Reading the Bible doesn’t make you a good person. You can be well-versed in Scripture and still be racist, xenophobic, misogynistic, homophobic and violent.
Like all great texts, the Bible reads its audience. Your interpretation of a specific Scripture or the way you may use a specific text to justify your worldview may say more about you than it does about God or the Bible.
In the heat of the moment (especially when we’re scared or angry), bad theology can look like good logic.
The Simple News
Jesus’s call was a simple one.
“Come, and follow me.”
The Greek word for “follow” is akoloutheō. In the original context, the meaning is much broader and inclusive than simply “tag along with me.”
In Greek, the word reads more fully as “to accompany” and “assist.”
Jesus wasn’t calling his original disciples to follow in order to observe him. He was inviting his disciples to accompany and be a part of his journey.
Whether he’s talking with a divorced Samaritan woman, eating with tax collectors, stepping up for prostitutes, or placing uneducated fishermen within his inner circle, Jesus was always breaking down walls and broadening the scope of the Kingdom of Heaven.
He was constantly inviting people into His story.
The Bible is a lot like that.
It doesn’t want to be read like a morality play or instructional manual or self-help guide or science textbook. The Bible desires to be explored and debated and wrestled with and mused on and cross referenced and related to and mediated over and prayed about and discussed with other seekers and doubters.
The Bible doesn’t need to be defended. It needs to be lived.
Embrace the Mystery
All of this doesn’t mean I have the Bible ‘figured out.’ I don’t think it’s possible to figure it out (and be suspicious of anyone who says that they do).
For the life of me, I have no idea what is going on at the end of First Samuel when the Witch of Endor (shockingly not a Lord of the Rings/Star Wars crossover character) summons the dead prophet Samuel’s spirit from the shadowy Jewish underworld at the request of King Saul.
I mean, like, what is going on here?
The Bible should inspire humility in its readers. We shouldn’t approach it with the expectation of how God will speak, but with the knowledge that He will (or has already spoken).
I think this is why we can pass over a passage or verse or parable for years and it not mean a thing to us and then one day out of the blue you read over it and it suddenly becomes of the most fascinating and life-altering bits of prose you’ve ever read and you can’t understand why you never noticed how beautiful and soul-piercing it was before and that’s all because you’re not the same person.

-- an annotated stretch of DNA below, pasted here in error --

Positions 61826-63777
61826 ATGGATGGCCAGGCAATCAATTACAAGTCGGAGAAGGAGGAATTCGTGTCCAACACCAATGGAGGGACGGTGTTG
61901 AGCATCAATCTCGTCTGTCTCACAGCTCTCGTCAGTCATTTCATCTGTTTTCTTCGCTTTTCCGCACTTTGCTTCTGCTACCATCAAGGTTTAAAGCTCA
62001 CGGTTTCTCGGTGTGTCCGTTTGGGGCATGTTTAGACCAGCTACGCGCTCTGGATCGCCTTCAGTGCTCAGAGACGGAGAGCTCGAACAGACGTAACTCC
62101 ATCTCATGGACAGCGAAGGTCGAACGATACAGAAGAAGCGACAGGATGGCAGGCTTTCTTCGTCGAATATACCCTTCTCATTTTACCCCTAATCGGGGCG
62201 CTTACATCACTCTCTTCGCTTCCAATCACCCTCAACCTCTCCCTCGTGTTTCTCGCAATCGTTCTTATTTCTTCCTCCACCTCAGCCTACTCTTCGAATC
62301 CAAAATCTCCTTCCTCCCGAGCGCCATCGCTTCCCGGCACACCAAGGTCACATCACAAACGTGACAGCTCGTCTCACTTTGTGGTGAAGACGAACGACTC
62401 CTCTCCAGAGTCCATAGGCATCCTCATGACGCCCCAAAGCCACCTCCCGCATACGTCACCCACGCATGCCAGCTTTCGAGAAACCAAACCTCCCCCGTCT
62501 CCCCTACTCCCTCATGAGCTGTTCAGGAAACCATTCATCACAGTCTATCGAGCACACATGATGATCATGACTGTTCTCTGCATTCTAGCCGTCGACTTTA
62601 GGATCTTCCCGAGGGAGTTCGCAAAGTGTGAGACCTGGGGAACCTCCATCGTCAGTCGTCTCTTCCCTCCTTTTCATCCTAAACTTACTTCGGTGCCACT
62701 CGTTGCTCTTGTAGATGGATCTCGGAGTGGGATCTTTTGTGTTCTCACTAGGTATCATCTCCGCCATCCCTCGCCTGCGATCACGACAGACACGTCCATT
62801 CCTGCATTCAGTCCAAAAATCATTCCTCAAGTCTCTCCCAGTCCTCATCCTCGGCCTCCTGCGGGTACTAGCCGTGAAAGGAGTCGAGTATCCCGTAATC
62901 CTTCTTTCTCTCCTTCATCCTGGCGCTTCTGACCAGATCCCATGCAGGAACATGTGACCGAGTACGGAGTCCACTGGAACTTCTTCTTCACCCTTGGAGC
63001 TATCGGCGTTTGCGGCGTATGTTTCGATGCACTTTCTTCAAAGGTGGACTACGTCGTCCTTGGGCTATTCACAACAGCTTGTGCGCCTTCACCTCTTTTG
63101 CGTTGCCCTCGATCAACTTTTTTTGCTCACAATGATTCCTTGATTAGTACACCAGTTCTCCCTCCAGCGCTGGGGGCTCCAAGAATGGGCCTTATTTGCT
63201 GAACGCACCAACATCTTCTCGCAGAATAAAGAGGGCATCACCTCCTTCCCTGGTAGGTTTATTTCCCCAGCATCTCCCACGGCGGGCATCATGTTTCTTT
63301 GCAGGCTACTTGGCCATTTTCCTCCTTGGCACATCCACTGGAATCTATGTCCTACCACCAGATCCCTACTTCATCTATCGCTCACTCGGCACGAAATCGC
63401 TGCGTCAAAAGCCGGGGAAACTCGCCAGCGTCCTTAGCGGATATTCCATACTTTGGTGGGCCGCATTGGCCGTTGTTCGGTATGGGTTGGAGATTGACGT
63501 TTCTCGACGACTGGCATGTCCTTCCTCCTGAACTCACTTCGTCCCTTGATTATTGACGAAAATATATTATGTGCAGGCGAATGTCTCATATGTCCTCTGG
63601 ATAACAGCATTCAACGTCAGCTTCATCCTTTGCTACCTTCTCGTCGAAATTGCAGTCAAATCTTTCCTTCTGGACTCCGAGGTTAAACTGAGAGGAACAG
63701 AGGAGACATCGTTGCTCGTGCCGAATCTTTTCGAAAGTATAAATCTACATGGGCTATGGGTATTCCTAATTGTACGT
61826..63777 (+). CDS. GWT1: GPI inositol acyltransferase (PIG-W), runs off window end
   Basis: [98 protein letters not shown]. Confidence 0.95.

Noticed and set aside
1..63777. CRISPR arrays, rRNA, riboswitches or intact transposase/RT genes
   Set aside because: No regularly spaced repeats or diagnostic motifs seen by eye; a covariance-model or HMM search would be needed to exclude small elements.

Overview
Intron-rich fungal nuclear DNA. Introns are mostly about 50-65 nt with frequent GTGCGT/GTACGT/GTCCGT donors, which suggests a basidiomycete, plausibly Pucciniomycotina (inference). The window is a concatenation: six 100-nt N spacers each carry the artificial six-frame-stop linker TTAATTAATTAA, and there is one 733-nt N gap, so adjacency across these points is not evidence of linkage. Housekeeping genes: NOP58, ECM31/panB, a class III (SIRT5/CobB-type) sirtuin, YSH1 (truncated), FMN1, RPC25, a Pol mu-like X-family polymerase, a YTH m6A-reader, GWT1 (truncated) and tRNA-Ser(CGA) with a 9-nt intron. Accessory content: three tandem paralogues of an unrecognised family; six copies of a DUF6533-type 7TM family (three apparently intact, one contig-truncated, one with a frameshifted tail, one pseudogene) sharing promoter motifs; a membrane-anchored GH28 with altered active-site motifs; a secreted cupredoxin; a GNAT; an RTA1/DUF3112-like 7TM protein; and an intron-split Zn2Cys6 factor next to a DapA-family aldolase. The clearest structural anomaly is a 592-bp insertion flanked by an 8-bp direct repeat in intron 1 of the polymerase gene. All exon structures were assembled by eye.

Your relationship with God is evolving.
And that’s nothing to be afraid of.
So take the Bible out of whatever box you’ve put it in, and give it a little room to breathe.
Make space in your heart for Scripture challenge you and embolden you and inspire you and convict you and speak to you and transform you and then let it compel you to share this love and joy with other people.
And be done with that box.
Addendum: The Neverending Story
Once again, the great British theologian and writer of books about talking lions, C.S. Lewis says in a single quote what took me 2,000 words to write:
The total result is not ‘the Word of God’ in the sense that every passage, in itself gives impeccable science or history. It carries the Word of God; and we (under grace, with attention to tradition and to interpreters wiser than ourselves, and with the use of such intelligence and learning as we may have) receive that word from it not by using it as an encyclopedia…but by steeping ourselves in its tone or temper and so learning its overall message.”
I once heard someone joke that in the American church, the Trinity is “God, Jesus, and the Holy Bible.”
The Bible is a story of cultural progress and redemption that began with a small tribe in the Middle East and then widened to include the entire world through the arrival of Jesus.
And one of the biggest mistakes we can make about this story is believing that the story is over.
The story is continuing in you and through you.
The Bible is an invitation to lose yourself in the story God is telling.
It’s an invitation to wrestle with God like Jacob in Genesis.
It’s an invitation to cry out to God in pain and anguish like David in the Psalms.
It’s an invitation to accompany Jesus on his journey even though you’re not really sure where you’re going.
And it’s an invitation to die to yourself and pour yourself out in love and service to others, even if they don’t look like you or believe the same thing as you or can give you anything back in return.
It’s an invitation into a story that was unfolding long before you were born and will continue long after you are gone.
Go in peace and kindness, my friends.